Black History Spotlight
By Alana R. Glover
Charles Hamilton Houston was born on September 3, 1895, in Washington, D.C.[ii] After an impactful legal career spanning 25 years, he passed away on April 22, 1950.[iii] Houston was a legal giant and great scholar who graduated from Amherst College as one of six valedictorians and the only Black student in the class of 1915.[iv] After graduating, he taught briefly at Howard University before joining the army to fight in World War I.[v] Following his discharge from the army, Houston attended Harvard Law School and became the first Black student chosen to serve on the Harvard Law Review editorial board.[vi] After graduating from Harvard, Houston took time to study at the University of Madrid and was later admitted to the District of Columbia Bar. Immediately after being admitted to the Bar, he began practicing law with his father.[vii]
Later, from 1929-1935, Houston served as Vice Dean of Howard University Law School.[viii] At the time, the University-trained “almost a quarter of the nation's black law students,” including Justice Thurgood Marshall.[ix] Houston became most notable for his work as counsel for the NAACP.[x] Through his persistent and steadfast advocacy for the rights of Black Americans during that time, Charles Hamilton Houston earned the title, “The Man Who Killed Jim Crow.”[xi] Two of his major victories, which laid the foundation for the Supreme Court's decision in Brown v. Board of Education, were Pearson v. Murray (1936) and State ex rel. Gaines v. Canada (1939). In Murray, Maryland’s highest court held that the University of Maryland School of Law could no longer exclude Black students.[xii] In Gaines, the U.S. Supreme Court held that Missouri could not exclude Black students from the state law school because there was no comparable option for Black students to gain a legal education.[xiii]
These cases were only a few of Houston's many successes throughout his career.[xiv] Houston served as lead counsel or co-counsel in nine cases before the Supreme Court.[xv] He was successful in seven of those cases.[xvi] It has also been noted that “he established over seventy precedent-setting appellate decisions in state and federal courts.”[xvii] In addition to his successes in the courtroom, he was also “chair of the NAACP Legal Committee for most of his career, while also serving on the board of the American Civil Liberties Union, [and] vice president of the National Lawyers Guild[.]”[xviii] An accomplished researcher, Houston created a “data bank on bias in America,” for Howard University School of Law Library, by compiling resources from across the U.S. on race and segregation.[xix] Likewise, when Houston, and several black lawyers, were denied membership in the American Bar Association, he became a founding member of the Washington Bar Association in 1925.[xx] As the vice president of the National Lawyers Guild in 1937, Houston became “the first African American to serve as an officer of a racially integrated bar association in the nation's history.”[xxi]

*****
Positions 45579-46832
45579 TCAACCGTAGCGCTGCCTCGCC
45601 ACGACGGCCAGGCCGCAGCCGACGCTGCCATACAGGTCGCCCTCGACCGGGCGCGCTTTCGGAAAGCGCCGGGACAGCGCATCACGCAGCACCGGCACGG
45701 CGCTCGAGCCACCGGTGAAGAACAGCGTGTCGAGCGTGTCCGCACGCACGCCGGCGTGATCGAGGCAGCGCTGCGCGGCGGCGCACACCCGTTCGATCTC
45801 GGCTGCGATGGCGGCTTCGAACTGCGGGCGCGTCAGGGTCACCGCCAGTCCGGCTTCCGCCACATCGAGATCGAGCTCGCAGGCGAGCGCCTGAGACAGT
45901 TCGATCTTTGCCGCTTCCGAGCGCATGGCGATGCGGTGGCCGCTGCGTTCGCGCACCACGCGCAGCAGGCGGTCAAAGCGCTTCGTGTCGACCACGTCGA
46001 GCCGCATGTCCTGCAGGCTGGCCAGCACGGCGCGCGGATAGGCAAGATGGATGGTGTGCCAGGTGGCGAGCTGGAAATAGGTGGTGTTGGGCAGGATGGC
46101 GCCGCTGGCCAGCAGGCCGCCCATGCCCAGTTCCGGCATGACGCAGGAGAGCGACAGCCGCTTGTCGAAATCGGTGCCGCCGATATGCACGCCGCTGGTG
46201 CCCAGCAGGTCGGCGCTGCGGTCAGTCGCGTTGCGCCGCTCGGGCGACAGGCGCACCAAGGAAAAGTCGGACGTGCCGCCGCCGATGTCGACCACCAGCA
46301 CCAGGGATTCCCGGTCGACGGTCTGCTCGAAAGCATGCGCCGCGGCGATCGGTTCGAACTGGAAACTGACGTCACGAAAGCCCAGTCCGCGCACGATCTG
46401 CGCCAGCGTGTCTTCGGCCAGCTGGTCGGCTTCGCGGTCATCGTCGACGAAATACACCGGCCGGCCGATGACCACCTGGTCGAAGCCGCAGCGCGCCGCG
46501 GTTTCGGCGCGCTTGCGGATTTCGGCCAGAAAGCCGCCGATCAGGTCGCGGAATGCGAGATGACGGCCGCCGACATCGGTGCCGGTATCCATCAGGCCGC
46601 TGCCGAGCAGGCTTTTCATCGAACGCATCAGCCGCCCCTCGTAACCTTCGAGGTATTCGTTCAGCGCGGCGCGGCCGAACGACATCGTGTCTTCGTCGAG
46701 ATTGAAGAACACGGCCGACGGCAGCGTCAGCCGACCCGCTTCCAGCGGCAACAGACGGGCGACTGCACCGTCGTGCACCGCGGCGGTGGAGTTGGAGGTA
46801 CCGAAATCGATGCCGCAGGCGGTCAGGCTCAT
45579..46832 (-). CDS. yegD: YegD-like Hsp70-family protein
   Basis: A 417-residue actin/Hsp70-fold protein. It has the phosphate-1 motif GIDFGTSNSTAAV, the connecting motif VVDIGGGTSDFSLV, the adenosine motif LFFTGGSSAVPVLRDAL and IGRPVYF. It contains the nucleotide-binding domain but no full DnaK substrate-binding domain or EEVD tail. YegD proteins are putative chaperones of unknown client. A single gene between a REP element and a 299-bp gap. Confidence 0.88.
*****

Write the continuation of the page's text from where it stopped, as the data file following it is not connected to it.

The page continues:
Charles Hamilton Houston was a legendary legal advocate. He paved the way for many well-known attorneys, such as Maryland's own Thurgood Marshall, Juanita Jackson Mitchell, Clarence Mitchell, Jr., and many others.[xxii] Justice Thurgood Marshall served as the first Black Solicitor General and Black Supreme Court Justice.[xxiii] Juanita Jackson Mitchell was the first Black woman to attend the University of Maryland School of Law and the first Black woman admitted to practice law in Maryland.[xxiv] Clarence Mitchell, Jr., served as a leader for the NAACP and advocated for desegregation in Washington, D.C.[xxv] As a result of Clarence Mitchell Jr.’s work with the NAACP and numerous other acts to help further civil rights efforts, he received the Medal of Freedom from President Jimmy Carter, one of the nation’s greatest honors.[xxvi] Today, The Clarence M. Mitchell Jr. Courthouse in Baltimore, Maryland, still stands in his honor.[xxvii] These attorneys, who were guided by and worked alongside Houston, exemplify the power and strength of Houston’s mentorship. Although Charles Houston passed away by 1950 at the age of fifty-four, his impact lives on through the precedent he set and attorneys he trained as “social engineers” for generations to come.
Ms. Glover is an associate practicing civil litigation at Goldberg Segalla .
[i] Liz Mineo, The Civil Rights lawyer who paved the path, The Harvard Gazette, (May 16, 2018),
[ii] The Editors of the Encyclopedia of Britannica, Charles Hamilton Houston, Britannica, https://www.britannica.com/biography/Charles-Hamilton-Houston (last visited Feb. 20, 2022).
[iv] See id.
[v] Id; see also Charles Hamilton Houston, NAACP, https://naacp.org/find-resources/history-explained/civil-rights-leaders/charles-hamilton-houston (last visited Feb. 20, 2022).
[viii] Charles Hamilton Houston (1895-1950) Biography, Brown@50, http://law.howard.edu/brownat50/BrownBios/BioCharlesHHouston.html (last visited Feb. 20, 2022).
[xiv] José Felipé Anderson, Genius For Justice 8 (2022).
[xviii] Id at 9.
[xix] Michael Kohler, Charles Hamilton Houston and His Civil Rights Brain Trust, WETA, https://boundarystones.weta.org/2021/03/24/Charles-hamilton-houston-and-his-civil-rights-brain-trust (last visited Feb. 24, 2022).
[xx] http://www.wbayld.org/about (last visited Feb. 234, 2022).
[xxi] José Felipé Anderson, Genius For Justice 9 (2022).
[xxii] See id at 188 ̶ 89.
[xxvii] NAACP, supra note v.